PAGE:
Black Headed Gull garden bird

Black Headed Gull

Size: 35-38CM, 13-14.5INC

The Black-Headed-Gull is an easily recognised small gull and is common throughout Europe. Although still thought of by some as just a seaside nester, Black-Headed Gulls breed in almost any wet land habitat from inland sites such as gravel pits to coastal marshes. In winter, Black-Headed Gulls can be encountered anywhere, even stealing food from bird tables!

Black-Headed Gulls are slim-looking birds with a domed head, slender bill and clearly pointed wings. There are distinct summer and winter plumages from the adults and immature. Black-Headed Gull flies a buoyant jaunty action with fast wing beats. They are also adept at gliding , soaring and hawking(at great height) for insects.

A first-summer Black-Headed Gull resembles a 'mix' of adult and immature feather cover, moulting out of its first-winter cover between February and April. The head sows a brownish hood, flecked with varying amounts of white. The wings show some traces of its juvenile plumage and the tail retains a dark terminal band. The bill has a dark tip and orange base, while the legs are also orange.

Adult summer Black-Headed Gulls are very easy to identify, and the distinctive plumage is generally attained in February or March. The head shows a chocolate brown hood, with a partial thin white eye ring. The hind neck is white. The mantle and most of the wings are silvery-grey, looking very pale in some lights. The flight feathers are white with bold black tips. Their backend and slightly rounded tails are white, as are the entire under parts. The bill, legs and feet are rather dark reddish, while the eye is black.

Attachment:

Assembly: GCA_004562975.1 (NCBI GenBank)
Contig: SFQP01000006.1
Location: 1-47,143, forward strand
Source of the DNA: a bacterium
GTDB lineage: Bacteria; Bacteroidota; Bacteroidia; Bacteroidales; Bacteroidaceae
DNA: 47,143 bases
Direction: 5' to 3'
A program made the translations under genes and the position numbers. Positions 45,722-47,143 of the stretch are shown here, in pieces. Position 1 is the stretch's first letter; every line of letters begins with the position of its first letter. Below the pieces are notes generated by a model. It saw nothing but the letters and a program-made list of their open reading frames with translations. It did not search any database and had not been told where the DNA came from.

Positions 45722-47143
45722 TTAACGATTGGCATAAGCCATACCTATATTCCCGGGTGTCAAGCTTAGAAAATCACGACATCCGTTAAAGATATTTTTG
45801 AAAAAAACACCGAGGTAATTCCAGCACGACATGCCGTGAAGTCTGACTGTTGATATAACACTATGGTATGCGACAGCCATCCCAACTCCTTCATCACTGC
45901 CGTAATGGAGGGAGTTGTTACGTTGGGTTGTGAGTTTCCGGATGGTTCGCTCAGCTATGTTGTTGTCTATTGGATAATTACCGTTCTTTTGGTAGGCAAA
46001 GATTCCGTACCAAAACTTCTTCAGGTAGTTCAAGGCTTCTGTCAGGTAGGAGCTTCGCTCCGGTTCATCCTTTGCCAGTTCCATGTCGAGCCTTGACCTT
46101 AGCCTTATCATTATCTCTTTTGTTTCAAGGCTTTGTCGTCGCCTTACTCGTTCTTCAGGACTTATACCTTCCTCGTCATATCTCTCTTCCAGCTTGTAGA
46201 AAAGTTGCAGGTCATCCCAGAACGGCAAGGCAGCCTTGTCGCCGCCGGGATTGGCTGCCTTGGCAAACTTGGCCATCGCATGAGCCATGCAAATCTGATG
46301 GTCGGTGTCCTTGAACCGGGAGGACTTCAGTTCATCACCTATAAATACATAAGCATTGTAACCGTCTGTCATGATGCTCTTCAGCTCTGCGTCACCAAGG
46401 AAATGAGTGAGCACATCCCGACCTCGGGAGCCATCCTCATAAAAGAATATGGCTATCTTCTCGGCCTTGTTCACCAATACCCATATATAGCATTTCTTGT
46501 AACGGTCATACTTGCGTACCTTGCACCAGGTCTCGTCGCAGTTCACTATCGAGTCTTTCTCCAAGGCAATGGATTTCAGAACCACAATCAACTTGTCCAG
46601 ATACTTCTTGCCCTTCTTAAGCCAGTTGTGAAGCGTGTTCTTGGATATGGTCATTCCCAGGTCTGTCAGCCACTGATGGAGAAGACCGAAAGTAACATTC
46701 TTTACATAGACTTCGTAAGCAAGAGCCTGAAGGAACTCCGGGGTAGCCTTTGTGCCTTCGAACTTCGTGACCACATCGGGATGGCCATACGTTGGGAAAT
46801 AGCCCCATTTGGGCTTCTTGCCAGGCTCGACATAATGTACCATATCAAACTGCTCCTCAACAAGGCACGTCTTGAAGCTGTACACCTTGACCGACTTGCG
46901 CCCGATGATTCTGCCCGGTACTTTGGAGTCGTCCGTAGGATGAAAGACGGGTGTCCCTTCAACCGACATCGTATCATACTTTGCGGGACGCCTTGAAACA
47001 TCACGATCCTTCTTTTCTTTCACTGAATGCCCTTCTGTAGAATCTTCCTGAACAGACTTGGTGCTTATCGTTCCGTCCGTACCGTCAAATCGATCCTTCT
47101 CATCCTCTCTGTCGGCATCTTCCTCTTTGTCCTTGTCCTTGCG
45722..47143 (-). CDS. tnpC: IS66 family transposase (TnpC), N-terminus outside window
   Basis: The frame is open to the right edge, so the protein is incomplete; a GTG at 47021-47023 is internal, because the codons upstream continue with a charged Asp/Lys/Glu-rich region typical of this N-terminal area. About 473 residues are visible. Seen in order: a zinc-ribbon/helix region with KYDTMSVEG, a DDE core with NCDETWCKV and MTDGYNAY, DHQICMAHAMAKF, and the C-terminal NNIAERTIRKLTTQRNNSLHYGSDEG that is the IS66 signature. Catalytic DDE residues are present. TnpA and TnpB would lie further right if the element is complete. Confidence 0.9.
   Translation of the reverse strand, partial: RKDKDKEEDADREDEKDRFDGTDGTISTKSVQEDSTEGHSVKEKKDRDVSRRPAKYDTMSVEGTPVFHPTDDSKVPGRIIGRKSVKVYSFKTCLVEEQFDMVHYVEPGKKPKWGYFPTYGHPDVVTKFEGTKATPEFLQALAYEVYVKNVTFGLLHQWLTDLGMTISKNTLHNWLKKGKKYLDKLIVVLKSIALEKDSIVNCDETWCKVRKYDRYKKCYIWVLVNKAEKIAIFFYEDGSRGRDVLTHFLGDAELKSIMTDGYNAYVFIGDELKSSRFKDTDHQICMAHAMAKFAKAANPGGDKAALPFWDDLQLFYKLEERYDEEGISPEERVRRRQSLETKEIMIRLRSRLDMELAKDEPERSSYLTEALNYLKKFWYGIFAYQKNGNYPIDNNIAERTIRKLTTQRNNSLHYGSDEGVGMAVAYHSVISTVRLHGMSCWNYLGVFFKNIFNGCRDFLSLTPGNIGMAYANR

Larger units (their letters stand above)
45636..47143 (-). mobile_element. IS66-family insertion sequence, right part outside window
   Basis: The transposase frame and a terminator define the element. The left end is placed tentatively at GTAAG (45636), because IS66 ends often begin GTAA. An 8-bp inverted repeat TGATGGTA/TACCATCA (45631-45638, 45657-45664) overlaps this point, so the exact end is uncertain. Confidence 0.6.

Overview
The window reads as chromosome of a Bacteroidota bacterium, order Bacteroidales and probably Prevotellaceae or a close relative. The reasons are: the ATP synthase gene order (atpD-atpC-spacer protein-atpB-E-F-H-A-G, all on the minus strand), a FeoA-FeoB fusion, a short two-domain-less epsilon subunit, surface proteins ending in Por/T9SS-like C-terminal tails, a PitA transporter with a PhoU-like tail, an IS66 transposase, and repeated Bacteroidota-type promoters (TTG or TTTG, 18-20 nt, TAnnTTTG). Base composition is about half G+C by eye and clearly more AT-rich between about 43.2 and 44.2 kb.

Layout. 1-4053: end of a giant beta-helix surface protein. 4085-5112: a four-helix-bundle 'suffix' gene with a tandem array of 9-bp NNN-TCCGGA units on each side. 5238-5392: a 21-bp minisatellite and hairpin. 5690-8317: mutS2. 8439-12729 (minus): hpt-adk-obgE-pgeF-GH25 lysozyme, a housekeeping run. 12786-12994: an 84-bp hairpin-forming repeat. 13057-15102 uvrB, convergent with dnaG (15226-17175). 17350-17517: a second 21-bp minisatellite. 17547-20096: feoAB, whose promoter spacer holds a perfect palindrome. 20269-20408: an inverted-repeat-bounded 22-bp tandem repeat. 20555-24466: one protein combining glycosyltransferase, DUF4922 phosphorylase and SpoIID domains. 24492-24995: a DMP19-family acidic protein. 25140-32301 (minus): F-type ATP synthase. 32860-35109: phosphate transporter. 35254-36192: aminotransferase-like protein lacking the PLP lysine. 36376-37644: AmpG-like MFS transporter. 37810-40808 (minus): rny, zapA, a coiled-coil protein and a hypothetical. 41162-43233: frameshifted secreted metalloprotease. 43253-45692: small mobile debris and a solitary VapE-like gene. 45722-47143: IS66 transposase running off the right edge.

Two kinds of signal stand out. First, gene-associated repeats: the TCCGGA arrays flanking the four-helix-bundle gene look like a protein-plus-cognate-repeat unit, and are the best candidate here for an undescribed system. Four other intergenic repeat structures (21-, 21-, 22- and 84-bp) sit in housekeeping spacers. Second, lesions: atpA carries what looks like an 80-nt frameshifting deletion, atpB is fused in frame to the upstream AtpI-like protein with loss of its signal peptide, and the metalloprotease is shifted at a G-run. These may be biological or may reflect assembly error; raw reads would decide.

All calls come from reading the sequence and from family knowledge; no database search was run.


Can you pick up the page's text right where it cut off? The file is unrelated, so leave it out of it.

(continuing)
• When a firsty-winnter 'BlackHead' is seen in flight, the brown on the wing is seen easily, contrasting with the grey mantle and inner wing. Note the broad blackish trailing edge on the upper wing. The black tail band is also clear.
  • Both plumages share a very distinctive upper and under wing patter. On the upper wing the strong white leading edge, contrasting with the black trailing edge to the outer wing feathers-the primary feathers. The under wing is silvery-grey except for a large dusky panel towards the end of the wing, while the white leading edge and black trailing edges are still obvious especially on adults.
  • First-winter Black-Headed Gulls resemble adult birds, except for more mottling on the head, and the wings show a large amount of brown on the coverts, secondary's and tertials. The tail shows a broad black terminal band. The bill shows a muddy-orange base and a black tip, and the legs are also muddy-orange in colour. The eye is black.
  • As adult Black-Headed Gulls identical plumage to the summer bird except for the head pattern. In winter plumage, Black-Headed Gulls show a white head, with a dark spot behind the eye which appears very smudgy and two dark bands that run up and across the crown. The bill colour becomes darker and duller on the base and the tip can look blackish. The leg colour becomes dull orangey-red.